For a league built to maintain parity, there's a familiar feel heading toward the MLS Cup final on Dec. 1. The L.A. Galaxy beat the Houston Dynamo 1--0 in last year's title game at L.A.'s Home Depot Center, and the chances of a rematch in the same stadium increased on Sunday when L.A. (a 3--0 winner over the Seattle Sounders) and Houston (3--1 over D.C. United) built commanding leads in the first of two semifinal legs. (Return legs are on Nov. 18.)
To say L.A.'s and Houston's playoff runs were predictable would be an exaggeration, though. The Galaxy—relying on stars Robbie Keane, Landon Donovan and David Beckham—finished fourth in the West; Houston combined a midfield-clogging defense with opportunistic finishing to take fifth in the East.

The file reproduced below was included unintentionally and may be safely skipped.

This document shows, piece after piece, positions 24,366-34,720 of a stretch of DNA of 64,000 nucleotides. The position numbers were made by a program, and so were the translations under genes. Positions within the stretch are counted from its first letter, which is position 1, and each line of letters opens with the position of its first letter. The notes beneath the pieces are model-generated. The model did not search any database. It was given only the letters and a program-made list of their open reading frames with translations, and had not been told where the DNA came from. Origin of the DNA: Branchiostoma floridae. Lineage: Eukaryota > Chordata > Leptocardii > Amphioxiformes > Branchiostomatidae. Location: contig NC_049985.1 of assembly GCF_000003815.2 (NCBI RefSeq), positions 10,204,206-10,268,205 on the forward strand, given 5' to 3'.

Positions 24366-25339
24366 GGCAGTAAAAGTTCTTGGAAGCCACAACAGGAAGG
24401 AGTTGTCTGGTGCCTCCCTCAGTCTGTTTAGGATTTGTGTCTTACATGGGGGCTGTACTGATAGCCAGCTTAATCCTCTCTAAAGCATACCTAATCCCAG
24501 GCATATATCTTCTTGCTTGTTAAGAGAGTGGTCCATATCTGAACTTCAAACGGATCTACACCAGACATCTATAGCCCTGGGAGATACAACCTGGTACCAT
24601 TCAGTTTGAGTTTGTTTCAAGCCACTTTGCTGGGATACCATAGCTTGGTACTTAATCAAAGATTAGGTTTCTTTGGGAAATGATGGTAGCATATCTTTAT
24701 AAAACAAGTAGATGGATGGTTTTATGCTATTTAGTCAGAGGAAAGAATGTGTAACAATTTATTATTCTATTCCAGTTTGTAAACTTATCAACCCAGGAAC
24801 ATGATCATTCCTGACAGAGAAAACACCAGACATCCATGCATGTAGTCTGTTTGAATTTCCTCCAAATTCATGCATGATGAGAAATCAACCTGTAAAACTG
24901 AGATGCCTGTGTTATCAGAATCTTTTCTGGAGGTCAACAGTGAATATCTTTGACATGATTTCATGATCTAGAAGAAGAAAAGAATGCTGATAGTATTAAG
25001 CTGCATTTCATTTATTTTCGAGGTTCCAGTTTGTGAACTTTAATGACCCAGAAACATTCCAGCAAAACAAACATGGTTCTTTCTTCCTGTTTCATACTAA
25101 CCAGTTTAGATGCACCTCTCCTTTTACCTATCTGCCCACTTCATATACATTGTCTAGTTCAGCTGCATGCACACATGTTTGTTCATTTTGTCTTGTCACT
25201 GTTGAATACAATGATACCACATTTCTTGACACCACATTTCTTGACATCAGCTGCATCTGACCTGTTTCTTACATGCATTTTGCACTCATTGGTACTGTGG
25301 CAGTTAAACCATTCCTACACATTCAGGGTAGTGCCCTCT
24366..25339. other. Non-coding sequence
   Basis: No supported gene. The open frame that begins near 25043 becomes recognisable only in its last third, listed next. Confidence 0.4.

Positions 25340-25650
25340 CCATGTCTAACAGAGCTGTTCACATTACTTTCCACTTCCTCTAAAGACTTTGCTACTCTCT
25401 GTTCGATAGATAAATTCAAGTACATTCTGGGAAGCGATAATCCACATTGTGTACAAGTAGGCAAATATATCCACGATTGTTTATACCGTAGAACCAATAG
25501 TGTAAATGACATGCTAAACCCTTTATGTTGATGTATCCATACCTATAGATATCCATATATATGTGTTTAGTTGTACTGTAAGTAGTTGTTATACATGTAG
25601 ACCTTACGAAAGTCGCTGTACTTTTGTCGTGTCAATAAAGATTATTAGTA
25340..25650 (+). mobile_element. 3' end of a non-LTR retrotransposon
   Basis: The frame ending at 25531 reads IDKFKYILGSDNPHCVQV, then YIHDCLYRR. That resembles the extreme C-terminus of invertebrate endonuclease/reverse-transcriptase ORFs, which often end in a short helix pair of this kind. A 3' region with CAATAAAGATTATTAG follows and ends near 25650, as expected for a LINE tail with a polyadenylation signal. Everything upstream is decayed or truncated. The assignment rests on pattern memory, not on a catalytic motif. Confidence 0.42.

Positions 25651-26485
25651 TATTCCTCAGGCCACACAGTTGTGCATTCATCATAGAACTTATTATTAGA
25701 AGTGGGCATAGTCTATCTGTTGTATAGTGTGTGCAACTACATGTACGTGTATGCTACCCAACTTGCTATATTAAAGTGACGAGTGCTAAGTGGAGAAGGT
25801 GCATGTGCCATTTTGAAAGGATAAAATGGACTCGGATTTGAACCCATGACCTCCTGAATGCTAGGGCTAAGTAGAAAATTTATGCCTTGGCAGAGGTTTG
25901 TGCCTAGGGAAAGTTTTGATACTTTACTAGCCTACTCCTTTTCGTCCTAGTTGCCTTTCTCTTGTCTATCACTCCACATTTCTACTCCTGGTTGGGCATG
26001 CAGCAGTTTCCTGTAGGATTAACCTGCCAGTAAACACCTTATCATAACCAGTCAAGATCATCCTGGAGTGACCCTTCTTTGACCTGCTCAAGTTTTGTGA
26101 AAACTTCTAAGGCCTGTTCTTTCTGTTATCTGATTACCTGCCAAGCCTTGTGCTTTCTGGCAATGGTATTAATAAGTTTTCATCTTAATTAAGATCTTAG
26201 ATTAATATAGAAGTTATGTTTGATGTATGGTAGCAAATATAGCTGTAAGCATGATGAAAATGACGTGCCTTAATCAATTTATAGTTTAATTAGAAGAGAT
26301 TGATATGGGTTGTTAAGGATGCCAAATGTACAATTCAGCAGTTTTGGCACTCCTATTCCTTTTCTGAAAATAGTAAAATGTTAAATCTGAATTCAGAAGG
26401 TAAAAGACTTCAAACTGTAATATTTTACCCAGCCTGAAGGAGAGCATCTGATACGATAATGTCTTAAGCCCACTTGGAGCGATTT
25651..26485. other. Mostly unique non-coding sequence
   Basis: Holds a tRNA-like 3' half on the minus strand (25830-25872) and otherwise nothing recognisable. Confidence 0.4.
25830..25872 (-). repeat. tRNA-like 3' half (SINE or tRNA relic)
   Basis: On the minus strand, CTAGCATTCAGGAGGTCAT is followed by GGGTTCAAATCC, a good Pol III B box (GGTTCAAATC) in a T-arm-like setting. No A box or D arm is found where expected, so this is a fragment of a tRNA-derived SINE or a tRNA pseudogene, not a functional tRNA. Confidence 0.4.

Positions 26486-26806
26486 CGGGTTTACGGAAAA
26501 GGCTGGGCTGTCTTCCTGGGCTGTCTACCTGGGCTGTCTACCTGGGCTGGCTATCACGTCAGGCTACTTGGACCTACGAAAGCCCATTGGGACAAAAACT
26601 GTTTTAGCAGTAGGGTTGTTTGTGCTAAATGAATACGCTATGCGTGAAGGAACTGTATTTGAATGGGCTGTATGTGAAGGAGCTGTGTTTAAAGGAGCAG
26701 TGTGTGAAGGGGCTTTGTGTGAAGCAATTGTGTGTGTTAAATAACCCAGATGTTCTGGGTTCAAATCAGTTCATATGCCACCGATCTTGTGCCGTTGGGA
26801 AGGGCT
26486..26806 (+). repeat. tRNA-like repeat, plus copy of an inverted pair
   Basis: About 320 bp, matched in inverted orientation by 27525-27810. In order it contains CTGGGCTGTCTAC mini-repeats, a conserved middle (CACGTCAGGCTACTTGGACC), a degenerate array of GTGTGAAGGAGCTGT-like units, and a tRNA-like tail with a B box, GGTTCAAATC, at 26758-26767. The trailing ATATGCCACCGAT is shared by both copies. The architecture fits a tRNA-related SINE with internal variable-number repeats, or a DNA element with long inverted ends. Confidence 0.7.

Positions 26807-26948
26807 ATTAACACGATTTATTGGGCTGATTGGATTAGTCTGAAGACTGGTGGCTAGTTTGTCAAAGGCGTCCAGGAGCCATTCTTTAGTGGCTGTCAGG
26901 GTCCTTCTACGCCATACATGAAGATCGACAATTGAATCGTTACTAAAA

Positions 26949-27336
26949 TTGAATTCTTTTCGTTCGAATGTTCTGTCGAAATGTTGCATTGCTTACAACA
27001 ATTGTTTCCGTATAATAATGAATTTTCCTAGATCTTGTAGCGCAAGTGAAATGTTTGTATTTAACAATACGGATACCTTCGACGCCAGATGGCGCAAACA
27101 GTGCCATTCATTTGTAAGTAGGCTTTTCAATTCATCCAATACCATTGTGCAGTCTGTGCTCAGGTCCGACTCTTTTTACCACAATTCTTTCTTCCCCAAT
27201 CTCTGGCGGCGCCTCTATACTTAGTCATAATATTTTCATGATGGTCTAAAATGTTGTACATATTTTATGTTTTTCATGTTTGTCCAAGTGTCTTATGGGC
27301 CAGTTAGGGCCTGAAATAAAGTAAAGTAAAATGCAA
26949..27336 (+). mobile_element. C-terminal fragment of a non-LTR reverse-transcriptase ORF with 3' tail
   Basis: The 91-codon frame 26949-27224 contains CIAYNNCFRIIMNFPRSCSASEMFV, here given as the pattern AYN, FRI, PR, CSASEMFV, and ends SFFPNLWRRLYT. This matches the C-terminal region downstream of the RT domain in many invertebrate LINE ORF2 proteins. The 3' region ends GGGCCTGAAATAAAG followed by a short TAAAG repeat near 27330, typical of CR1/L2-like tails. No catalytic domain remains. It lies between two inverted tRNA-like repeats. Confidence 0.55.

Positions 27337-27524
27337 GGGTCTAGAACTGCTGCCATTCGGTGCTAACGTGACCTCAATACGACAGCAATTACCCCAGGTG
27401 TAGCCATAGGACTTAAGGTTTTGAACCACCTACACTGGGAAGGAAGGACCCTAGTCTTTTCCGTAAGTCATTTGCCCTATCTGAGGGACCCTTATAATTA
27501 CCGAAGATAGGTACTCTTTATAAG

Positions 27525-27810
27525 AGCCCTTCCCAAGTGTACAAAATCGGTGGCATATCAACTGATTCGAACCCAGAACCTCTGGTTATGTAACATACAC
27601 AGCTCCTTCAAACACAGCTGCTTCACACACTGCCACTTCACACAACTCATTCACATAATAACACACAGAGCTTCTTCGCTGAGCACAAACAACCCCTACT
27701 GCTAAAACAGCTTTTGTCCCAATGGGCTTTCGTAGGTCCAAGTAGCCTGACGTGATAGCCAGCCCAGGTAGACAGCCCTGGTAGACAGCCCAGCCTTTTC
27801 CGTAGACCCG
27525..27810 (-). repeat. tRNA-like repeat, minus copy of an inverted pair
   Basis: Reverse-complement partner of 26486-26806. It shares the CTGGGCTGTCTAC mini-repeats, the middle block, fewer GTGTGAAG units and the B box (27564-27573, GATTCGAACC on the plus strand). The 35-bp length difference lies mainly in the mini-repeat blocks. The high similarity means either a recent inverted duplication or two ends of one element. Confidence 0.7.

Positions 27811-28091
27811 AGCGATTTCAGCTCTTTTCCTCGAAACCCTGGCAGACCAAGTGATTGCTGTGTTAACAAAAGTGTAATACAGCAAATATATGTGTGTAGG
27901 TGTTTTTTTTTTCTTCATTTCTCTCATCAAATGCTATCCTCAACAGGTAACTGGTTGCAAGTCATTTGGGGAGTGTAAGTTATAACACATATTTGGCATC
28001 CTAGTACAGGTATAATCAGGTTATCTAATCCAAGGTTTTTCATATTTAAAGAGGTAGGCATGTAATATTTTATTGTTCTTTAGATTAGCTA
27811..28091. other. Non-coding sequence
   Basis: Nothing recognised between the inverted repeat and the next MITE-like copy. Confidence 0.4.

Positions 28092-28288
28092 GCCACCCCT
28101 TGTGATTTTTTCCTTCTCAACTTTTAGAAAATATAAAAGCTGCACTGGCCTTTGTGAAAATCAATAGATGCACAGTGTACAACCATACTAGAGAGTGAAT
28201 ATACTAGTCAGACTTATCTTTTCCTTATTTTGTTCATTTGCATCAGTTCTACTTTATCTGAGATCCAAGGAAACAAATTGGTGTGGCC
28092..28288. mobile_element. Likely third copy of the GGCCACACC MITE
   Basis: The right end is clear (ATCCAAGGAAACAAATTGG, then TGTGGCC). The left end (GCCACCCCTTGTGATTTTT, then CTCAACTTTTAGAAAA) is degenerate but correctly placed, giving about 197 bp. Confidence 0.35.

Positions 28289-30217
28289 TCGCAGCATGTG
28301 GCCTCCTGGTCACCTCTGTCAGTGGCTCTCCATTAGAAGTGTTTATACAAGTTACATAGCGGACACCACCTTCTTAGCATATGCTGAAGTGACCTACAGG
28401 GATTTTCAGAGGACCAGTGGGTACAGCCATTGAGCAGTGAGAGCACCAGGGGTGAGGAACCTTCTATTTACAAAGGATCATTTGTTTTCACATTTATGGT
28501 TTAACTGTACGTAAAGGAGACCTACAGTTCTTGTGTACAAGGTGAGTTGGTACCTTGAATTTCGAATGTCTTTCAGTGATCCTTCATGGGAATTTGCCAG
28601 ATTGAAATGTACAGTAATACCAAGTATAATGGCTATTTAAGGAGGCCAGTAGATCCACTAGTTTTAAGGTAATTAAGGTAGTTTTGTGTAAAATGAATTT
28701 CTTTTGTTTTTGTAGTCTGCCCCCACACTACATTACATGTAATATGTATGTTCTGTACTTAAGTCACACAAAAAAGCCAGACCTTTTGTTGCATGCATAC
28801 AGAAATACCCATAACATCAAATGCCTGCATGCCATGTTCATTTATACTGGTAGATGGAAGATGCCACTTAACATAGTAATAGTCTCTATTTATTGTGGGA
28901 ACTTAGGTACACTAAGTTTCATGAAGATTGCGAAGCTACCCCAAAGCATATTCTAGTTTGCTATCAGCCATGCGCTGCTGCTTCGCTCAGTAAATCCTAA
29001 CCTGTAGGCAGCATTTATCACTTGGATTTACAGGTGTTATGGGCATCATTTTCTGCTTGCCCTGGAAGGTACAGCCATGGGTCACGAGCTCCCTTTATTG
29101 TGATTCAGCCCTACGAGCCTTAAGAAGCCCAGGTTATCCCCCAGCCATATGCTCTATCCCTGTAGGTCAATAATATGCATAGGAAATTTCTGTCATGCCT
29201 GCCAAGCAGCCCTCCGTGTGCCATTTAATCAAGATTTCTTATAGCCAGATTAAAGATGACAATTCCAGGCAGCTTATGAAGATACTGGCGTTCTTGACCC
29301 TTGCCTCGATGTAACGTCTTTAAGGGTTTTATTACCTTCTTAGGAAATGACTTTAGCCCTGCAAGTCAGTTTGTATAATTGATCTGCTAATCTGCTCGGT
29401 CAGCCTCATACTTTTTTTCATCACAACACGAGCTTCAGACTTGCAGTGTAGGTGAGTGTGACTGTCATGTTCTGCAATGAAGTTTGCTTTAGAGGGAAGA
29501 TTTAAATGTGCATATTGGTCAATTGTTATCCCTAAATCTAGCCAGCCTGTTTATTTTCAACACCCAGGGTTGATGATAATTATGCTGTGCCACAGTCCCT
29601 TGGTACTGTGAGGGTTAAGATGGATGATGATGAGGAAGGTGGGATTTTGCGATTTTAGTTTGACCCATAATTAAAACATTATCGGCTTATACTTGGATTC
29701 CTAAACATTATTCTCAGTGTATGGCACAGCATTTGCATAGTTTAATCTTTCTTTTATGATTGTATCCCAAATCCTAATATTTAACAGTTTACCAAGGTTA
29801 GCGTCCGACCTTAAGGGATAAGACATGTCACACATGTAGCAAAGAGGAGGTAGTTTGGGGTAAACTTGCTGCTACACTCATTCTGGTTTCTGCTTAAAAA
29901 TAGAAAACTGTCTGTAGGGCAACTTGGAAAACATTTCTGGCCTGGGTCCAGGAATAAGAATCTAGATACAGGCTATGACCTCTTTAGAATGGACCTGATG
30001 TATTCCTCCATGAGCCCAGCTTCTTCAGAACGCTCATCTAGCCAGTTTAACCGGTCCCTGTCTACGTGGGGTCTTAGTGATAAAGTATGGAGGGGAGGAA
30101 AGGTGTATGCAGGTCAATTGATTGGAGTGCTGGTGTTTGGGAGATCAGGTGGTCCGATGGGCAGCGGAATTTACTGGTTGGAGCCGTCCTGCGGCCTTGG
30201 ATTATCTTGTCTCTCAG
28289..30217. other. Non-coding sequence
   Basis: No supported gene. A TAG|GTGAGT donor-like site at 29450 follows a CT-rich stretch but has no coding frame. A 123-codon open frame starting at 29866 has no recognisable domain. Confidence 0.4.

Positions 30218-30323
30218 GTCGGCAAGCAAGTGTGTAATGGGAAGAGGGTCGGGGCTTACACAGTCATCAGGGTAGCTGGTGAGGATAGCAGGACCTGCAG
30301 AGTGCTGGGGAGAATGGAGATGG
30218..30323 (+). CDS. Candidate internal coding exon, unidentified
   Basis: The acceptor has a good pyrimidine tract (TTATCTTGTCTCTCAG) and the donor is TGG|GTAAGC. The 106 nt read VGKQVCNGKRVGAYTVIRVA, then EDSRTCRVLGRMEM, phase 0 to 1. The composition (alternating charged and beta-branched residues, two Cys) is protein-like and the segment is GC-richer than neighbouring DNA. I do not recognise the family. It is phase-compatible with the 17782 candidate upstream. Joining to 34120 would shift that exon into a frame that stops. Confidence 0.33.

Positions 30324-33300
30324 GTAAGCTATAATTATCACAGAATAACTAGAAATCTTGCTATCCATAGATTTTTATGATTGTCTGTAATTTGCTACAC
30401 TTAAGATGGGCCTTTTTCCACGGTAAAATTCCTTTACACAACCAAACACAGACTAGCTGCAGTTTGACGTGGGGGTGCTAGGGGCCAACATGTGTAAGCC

The playoffs have provided compelling theater—the top-seeded San Jose Earthquakes and Sporting K.C. fell in the quarters—but there are still kinks in the setup. Too many teams make the postseason (10 of 19). Combine that with the lack of a true home field advantage, and the 34-game regular season is almost meaningless. Save for this: For the first time the single-game final is taking place not at a prearranged site but at the home stadium of the finalist with the better regular-season record. And that's progress.